By sweeneykovar | July 12th, 2011
Touted as one of the strongest new voices coming from the West Coast, Kendrick Lamar just recently dropped his anticipated street album Section .80. After listening to this album, any skepticism about Kendrick’s skill level is put to rest fairly easily.
He raps like he was as much of a fan of Project Blowed as he was of Death Row; though the latter dominates his content, his style borrows much from the former. West Coast Godfather Dr. Dre has publicly announced his support of Kendrick Lamar, and the young MC has even mentioned that he has collaborated on the mythic Detox project.
The album sounds great, toeing the fine line between keeping the sound commercial enough to attract the average urban listener Kendrick is no doubt reaching out to, while keeping it interesting enough to keep the scrutinous hip-hop head satisfied. His Black Hippie cohorts, Jay Rock, Ab-Soul, and Schoolboy Q, make appearances that make the most out of each of their best qualities. The Pimp C homage “Blow My High (Member’s Only)” is very well executed and fits surprisingly well in the project.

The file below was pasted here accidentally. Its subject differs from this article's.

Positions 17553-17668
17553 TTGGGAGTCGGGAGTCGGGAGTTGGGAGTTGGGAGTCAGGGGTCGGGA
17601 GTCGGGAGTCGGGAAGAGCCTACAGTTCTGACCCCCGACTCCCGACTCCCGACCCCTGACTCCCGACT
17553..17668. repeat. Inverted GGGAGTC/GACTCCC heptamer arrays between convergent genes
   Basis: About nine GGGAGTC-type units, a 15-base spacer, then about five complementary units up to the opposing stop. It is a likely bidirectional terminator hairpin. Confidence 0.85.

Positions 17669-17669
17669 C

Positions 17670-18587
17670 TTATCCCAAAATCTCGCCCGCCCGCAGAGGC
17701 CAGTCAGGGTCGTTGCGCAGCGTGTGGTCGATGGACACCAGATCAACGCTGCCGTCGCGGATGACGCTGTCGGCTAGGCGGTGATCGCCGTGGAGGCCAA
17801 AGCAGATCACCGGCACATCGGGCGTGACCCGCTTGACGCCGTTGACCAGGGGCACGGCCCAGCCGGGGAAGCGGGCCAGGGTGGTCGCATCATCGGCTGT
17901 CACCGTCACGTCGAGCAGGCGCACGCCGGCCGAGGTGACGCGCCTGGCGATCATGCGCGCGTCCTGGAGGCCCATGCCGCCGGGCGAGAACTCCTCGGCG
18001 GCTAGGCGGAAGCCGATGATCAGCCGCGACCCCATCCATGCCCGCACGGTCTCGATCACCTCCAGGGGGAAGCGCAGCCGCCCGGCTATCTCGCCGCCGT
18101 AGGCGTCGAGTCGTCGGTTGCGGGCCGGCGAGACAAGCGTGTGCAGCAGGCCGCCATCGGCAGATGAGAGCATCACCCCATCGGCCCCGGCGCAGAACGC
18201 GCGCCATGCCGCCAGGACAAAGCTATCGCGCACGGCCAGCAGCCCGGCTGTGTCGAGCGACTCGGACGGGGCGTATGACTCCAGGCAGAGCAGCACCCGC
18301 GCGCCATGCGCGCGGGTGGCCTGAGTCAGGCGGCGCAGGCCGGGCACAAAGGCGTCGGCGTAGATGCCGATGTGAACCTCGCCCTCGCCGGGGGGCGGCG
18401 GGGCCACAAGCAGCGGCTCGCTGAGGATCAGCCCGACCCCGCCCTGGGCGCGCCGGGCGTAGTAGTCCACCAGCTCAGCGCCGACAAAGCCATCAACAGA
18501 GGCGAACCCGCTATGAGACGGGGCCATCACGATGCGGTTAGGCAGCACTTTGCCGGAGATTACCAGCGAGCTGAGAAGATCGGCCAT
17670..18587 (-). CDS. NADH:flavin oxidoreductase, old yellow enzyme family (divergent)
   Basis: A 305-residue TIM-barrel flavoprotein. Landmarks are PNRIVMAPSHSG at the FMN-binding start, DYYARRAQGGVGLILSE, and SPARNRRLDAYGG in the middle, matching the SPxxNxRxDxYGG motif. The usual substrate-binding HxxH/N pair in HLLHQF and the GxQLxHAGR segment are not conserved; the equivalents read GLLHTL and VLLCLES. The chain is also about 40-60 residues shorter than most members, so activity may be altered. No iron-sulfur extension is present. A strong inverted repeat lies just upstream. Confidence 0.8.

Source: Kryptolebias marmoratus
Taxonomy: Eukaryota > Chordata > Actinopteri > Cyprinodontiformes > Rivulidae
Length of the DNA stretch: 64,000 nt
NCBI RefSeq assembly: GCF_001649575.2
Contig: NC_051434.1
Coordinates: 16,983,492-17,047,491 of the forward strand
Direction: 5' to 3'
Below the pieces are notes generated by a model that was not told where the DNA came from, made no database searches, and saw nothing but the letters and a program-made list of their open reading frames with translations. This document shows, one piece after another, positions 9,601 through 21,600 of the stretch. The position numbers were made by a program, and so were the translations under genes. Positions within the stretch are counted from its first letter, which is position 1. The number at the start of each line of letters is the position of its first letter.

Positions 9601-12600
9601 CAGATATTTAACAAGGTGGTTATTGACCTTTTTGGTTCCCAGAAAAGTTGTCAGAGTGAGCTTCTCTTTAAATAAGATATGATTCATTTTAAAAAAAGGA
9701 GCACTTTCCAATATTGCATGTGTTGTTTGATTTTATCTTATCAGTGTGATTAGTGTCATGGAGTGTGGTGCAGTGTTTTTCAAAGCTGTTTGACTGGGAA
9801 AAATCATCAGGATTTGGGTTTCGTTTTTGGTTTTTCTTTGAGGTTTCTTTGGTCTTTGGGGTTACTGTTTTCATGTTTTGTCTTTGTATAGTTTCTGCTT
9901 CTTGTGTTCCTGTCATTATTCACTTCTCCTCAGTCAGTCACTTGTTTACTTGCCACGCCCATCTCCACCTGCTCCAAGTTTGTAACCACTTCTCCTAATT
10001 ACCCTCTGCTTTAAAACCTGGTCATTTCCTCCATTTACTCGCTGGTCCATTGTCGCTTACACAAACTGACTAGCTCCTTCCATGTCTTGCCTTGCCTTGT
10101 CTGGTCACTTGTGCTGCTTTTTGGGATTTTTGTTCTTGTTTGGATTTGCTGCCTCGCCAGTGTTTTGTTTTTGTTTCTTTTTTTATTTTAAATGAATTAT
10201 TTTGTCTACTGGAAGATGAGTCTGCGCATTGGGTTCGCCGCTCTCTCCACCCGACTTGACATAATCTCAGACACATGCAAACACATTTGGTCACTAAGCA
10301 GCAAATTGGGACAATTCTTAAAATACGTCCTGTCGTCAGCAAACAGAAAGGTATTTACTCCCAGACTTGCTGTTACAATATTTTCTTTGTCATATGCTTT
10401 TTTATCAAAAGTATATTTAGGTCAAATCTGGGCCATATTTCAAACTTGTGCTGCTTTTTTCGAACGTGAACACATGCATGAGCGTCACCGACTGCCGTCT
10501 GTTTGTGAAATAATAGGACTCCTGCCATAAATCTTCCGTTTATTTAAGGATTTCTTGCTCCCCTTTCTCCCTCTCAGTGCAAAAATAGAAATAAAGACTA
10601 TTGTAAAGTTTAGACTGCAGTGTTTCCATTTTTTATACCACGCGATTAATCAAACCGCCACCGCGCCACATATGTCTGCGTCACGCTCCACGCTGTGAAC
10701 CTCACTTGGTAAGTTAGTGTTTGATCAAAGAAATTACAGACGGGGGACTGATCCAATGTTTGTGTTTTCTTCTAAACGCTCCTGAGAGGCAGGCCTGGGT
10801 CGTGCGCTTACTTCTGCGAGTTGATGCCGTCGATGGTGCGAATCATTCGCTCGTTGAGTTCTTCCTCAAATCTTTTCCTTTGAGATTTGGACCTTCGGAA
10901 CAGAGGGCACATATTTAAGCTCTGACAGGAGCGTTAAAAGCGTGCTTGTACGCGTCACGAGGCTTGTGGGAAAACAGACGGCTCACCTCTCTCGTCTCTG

The album is not flawless though; the Colin Munroe track is a bit too pandering for my tastes, and I still think the much-hyped “HiiiPower” sounds a bit hollow and pseudo-political. Much more vivid and much less grandiose is the selection we’ve chosen to stream: “Ronald Reagan Era.” Here Kendrick does a great job at articulating the desperate rage that the actor-turned-President was responsible for creating in parts of L.A. and countless communities across the country.